When you go freelance, full-time, one of the most important things to discover is your own comfortable routine; your own sense of when, where and how you can get your work done. Even more so as a screenwriter as you have to find that balance between the deadline scripts that you’re being paid to do (if you’re lucky!), and the more personal spec work that you hope will lift your name and career to a new level.
I’ve never been a good morning person. All of my office jobs have been a struggle to get up in time for a normal 8am breakfast. This isn’t because I’m lazy, I don’t think. It’s because when I go to bed, no matter how tired I am, it will take me at least a couple of hours to nod off, and thus extend my sense of weariness when the alarm bell sounds. Nevertheless, I’ve always tried to maintain office hours while I’ve been freelance as it helps me to focus and get work done, even when I’m not in the mood.
This week has been a bit peculiar. I’m a big football fan and the World Cup is a huge treat on my four year calendar. Ireland, my team, failed to qualify (which upsets me deeply) but it doesn’t prevent my excitement and anticipation of every World Cup game, from Togo to Tunisia. (This year, we’re trying to do Foods of the World to correspond with whatever game is on but it’s proving a bit trickier than we had imagined. Still, Holland’s chips with mayonnaise are an easy favourite).
Anyway, the games’ kick-off times are spread out from 2pm, 5pm and 8pm. That’s not so bad if you have to work, the 5pm and 8pm games obviously being easier to watch than the 2pm. I want to watch those games too but I can’t afford to let my work routine be damaged by indulgent football viewing. So I’ve been getting up earlier to get more work in before the footy starts.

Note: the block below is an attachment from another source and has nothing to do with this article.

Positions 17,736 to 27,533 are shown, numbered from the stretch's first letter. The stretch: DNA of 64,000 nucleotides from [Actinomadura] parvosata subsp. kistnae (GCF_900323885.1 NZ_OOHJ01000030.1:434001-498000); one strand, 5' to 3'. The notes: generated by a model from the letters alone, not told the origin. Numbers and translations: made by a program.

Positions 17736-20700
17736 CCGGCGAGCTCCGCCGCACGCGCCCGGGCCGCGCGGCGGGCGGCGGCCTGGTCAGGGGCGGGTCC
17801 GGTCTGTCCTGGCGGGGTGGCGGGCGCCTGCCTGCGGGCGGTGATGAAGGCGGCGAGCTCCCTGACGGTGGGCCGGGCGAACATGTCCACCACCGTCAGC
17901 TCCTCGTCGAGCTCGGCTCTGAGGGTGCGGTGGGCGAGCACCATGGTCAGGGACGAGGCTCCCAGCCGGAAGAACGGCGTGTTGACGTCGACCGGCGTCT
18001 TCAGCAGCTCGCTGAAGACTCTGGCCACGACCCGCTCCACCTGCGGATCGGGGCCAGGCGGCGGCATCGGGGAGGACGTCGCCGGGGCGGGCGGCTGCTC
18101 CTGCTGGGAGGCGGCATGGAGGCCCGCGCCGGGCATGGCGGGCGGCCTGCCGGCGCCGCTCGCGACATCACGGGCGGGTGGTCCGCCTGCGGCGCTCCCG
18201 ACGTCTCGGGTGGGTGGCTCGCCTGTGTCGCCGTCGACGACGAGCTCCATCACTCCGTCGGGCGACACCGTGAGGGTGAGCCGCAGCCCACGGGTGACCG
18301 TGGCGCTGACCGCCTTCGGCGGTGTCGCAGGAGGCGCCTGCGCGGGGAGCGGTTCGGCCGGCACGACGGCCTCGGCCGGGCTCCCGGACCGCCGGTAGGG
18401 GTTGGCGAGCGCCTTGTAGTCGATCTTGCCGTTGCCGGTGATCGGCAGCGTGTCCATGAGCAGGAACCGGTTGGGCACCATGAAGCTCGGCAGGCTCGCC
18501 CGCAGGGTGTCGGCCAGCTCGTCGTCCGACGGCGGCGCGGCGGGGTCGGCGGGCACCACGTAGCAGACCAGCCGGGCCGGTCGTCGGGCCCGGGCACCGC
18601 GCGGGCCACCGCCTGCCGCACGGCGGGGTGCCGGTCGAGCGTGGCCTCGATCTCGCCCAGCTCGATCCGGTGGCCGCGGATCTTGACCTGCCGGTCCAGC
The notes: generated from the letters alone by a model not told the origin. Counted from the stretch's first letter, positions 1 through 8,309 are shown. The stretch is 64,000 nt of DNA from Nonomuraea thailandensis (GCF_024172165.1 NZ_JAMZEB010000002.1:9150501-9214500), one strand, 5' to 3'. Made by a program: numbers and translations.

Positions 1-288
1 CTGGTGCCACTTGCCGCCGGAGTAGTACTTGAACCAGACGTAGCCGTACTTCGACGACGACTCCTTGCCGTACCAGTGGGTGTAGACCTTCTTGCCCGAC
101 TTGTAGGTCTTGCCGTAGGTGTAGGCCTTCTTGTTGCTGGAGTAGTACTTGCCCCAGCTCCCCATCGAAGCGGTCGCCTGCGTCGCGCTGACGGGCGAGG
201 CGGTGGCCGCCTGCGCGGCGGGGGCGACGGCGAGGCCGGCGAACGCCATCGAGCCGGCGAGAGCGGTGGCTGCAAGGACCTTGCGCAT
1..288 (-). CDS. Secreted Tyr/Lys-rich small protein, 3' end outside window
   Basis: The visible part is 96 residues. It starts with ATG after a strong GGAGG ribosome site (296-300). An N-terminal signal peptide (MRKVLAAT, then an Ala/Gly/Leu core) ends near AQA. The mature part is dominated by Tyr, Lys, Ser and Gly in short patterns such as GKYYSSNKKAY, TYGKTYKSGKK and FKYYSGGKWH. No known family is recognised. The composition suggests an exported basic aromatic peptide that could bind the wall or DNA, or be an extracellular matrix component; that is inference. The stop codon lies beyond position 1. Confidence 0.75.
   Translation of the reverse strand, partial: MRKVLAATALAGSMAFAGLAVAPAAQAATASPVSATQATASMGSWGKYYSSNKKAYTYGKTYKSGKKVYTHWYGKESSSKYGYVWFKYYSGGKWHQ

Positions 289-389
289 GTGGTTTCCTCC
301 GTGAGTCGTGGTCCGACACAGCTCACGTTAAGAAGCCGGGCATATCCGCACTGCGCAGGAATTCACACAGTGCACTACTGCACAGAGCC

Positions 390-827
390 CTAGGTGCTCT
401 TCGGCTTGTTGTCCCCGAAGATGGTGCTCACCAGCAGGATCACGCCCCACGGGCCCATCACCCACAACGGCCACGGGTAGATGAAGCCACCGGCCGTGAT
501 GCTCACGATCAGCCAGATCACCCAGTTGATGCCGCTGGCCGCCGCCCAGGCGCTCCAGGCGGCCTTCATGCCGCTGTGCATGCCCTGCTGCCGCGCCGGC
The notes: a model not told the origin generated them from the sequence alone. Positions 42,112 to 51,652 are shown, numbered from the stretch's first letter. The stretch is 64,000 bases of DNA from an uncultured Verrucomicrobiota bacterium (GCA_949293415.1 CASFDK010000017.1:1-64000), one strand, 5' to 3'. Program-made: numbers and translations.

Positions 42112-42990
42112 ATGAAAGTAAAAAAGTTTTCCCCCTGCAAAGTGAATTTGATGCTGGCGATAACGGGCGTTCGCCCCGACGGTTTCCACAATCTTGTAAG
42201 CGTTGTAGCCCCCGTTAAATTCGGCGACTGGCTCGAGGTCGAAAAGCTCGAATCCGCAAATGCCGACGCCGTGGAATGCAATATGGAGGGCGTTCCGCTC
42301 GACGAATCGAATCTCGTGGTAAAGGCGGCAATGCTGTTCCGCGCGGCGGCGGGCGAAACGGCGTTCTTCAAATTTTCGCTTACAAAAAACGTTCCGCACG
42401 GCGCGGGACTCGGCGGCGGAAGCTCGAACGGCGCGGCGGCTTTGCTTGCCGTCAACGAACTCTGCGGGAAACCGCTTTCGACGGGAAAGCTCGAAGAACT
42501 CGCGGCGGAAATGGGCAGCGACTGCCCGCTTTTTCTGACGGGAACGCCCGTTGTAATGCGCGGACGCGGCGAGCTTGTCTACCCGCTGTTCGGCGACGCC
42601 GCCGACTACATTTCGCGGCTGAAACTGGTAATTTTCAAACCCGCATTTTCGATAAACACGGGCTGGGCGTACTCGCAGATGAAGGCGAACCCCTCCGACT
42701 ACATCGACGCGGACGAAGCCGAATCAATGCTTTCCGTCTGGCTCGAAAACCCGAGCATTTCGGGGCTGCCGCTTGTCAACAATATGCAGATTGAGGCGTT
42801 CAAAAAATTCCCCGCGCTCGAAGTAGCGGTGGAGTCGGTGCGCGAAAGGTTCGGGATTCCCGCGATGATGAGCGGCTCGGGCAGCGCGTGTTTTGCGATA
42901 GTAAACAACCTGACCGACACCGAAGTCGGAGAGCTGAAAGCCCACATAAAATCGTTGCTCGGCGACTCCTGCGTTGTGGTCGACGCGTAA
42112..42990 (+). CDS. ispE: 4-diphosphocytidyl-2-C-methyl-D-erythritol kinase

6am. It’s actually not so difficult getting up at this time. Tired, sure. But a quick hit of water on the face then orange juice and tea/coffee (not on the face) usually does the trick. What is hard is the early onset of tiredness after a couple of hours’ work. A significant energy dip, especially as the computer drains away your effort and attention. Despite this, getting up earlier does have its benefits. You get more work done, and you can almost get six hours’ work in the bag by lunchtime. After a quick bite of lunch, it’s time to settle into the first football game of the day.
It’s day three of this new routine now and it’s taking its toll. But a good way of breaking the sense of weariness and tiredness is to take a little power nap. A siesta to refresh body and mind. And boy, does it work! Today, I went for a nap at 4pm, and I woke again at 6pm, just in time for the second half of Tunisia vs Saudia Arabia. Holy hell, what a couple of hours’ kip! It was like being hit with a brick, except without the bruising, or the blood…or the brick.
The experience was markedly different than the common sleep of bedtime. It felt significant, deep and wholly necessary. I don’t mean to bore you with tales of my working day and how well I slept, I’ve always tried to avoid those kind of posts, but the point is that maybe an afternoon kip is the way to go for tired and frazzled screenwriters. This only applies if you’re getting up at a normal time (7/8am) and trying to commit yourself to office hours to help keep you in a routine. Or maybe it doesn’t. Maybe everyone should have a sleep in the mid-afternoon, and just relax. After all, the Spanish know a thing or two, right…?
Sleep. Siesta. Nice…
(Staying with the Spanish theme - who beat Ukraine 4-0 during the 2pm game - it was tapas for tea!)